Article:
In *years* of operation, this is the first real citizen-police conflict I’ve heard of, and was based on some pretty extraordinary circumstances.
The Minuteman was clearly in the wrong only in trying to confront people he thought were drug smugglers. However, a shoulder patch, especially at night, especially if it is a subdued patch, is laughable as a form of ID at any distance.
Add to that the deputies were trying to lure drug smugglers, so they would not be making themselves known as deputies until the smugglers were close enough to catch. But instead of luring prey, they lured another predator.
The bottom line is that they should let this guy go with a slap on the wrist, telling him first not to ever, ever, draw down on a cop, or someone who might be a cop; and if he sees somebody he thinks is a criminal, call LEOs, don’t try to apprehend somebody who might very well be able and willing to fight back with better weapons.
Well...I largely agree with your points.
As an aside, I have a rather silly anecdote on the subject which illustrates how bizarre it can all get.
In the 1980s, the Verde River valley just northeast of Scottsdale was pretty much undeveloped, and a popular spot for the ASU ROTC to practice their maneuvers. However, they were far from alone. In addition to thousands of rattlesnakes, it was a popular playground for white and Mexican dumbasses with guns to go shooting in random directions. And there was a lot of patrols by both forest rangers and MCSO deputies, looking for drugs, liquor, guns, explosives, girls in bikinis, dumbasses with guns, river tubers, you name it.
In any event, a group of Army ROTC were out there practicing US Army Ranger tactics, under the watchful gaze of their Special Forces adviser, who was in a foul mood with a hangover and random gunfire making him seek cover once too often.
A pitch black evening, and the maneuver had been going well, when an MCSO helicopter showed up, throwing a spotlight on one of the groups, which illuminated their position and fouled up a big part of the exercise. And this was the final straw for the Green Beret, who pulled out a star cluster aerial flare and fired it a football field away from the helicopter, which was several football fields away too close as far as the helicopter pilot was concerned, so he turned off all his lights and split in a hurry.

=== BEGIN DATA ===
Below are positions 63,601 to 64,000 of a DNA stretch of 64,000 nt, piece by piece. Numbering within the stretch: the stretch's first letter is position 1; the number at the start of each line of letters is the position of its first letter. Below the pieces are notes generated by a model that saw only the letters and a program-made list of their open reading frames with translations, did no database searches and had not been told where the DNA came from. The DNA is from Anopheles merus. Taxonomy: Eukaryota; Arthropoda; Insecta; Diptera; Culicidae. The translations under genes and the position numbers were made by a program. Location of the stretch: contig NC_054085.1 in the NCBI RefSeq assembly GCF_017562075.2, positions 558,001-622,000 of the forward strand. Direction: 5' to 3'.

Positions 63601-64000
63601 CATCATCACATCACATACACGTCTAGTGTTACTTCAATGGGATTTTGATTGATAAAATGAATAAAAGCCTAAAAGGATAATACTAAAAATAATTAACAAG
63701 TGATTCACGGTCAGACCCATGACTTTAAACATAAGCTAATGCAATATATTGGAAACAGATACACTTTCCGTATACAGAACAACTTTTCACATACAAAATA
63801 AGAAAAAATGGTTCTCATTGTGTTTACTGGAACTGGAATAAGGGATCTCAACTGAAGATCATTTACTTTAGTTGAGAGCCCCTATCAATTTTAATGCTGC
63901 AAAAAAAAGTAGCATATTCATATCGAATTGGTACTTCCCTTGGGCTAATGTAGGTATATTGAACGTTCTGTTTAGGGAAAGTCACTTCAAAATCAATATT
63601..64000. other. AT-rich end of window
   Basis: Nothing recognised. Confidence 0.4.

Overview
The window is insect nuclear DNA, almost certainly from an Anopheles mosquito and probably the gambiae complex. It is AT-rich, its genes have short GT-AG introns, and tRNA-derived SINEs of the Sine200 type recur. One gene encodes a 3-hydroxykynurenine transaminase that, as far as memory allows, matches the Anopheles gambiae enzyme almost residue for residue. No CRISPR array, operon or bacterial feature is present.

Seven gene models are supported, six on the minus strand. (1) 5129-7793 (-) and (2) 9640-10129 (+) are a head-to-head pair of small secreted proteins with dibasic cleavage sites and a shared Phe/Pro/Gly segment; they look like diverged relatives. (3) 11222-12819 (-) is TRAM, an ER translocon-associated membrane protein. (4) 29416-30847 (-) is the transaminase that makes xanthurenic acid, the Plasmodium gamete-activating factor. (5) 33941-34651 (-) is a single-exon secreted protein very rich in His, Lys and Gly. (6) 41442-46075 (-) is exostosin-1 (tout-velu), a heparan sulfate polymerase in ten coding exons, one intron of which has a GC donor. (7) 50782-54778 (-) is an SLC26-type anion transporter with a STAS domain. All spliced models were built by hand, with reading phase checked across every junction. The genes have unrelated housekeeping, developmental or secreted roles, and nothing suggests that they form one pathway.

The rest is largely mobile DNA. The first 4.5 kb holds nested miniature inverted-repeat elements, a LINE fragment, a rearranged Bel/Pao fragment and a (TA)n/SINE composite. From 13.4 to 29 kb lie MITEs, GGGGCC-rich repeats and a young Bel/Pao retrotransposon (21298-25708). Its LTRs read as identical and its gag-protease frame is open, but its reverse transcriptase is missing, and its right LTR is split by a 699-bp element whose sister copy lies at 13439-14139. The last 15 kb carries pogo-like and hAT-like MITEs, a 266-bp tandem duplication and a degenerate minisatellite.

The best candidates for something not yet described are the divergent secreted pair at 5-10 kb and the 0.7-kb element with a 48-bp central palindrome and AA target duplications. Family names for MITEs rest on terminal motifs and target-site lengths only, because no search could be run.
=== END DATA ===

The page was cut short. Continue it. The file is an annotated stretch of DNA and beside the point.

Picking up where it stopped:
Only after that did the Green Beret pause for station identification, and give orders that everyone was to immediately exfiltrate across the shallow river and conceal themselves. A wise move, because the helicopter pilot had called in backup from every MCSO within 50 miles, who were soon crawling all over the other side of the river, much like when the government was chasing E.T., and to the same result.
At least they chased off all the other white and Mexican drunken dumbasses shooting their guns in random directions for the evening. After drying off, the rest of the exercise went off without a hitch.
(I will add as an aside that the Verde River is the one North-South corridor for helicopter traffic out of Phoenix Metro, and it gave me great amusement while watching the movie Blue Thunder, of the villain supposedly throwing a captured North Vietnamese soldier out of his helicopter onto the saguaros below.)
No, he shouldn’t tell them where HE is going to be. But he could tell them particular areas to work in each day, so he and his men would know where they are.
oh they sure love to dress the part and play with all the big boy toys like sub machine guns and armored vehicles like Bearcats. I'd like to require that any vehicle like that they get has to be painted bright pink with Hello Kitty emblems on the side.
Actually,dude,you have a better chance getting capped by the po lice
That would make so many people happy.
“Law enforcement officers should want to work with concerned citizens.”
Indeed. So why is Arpaio threatening concerned citizens?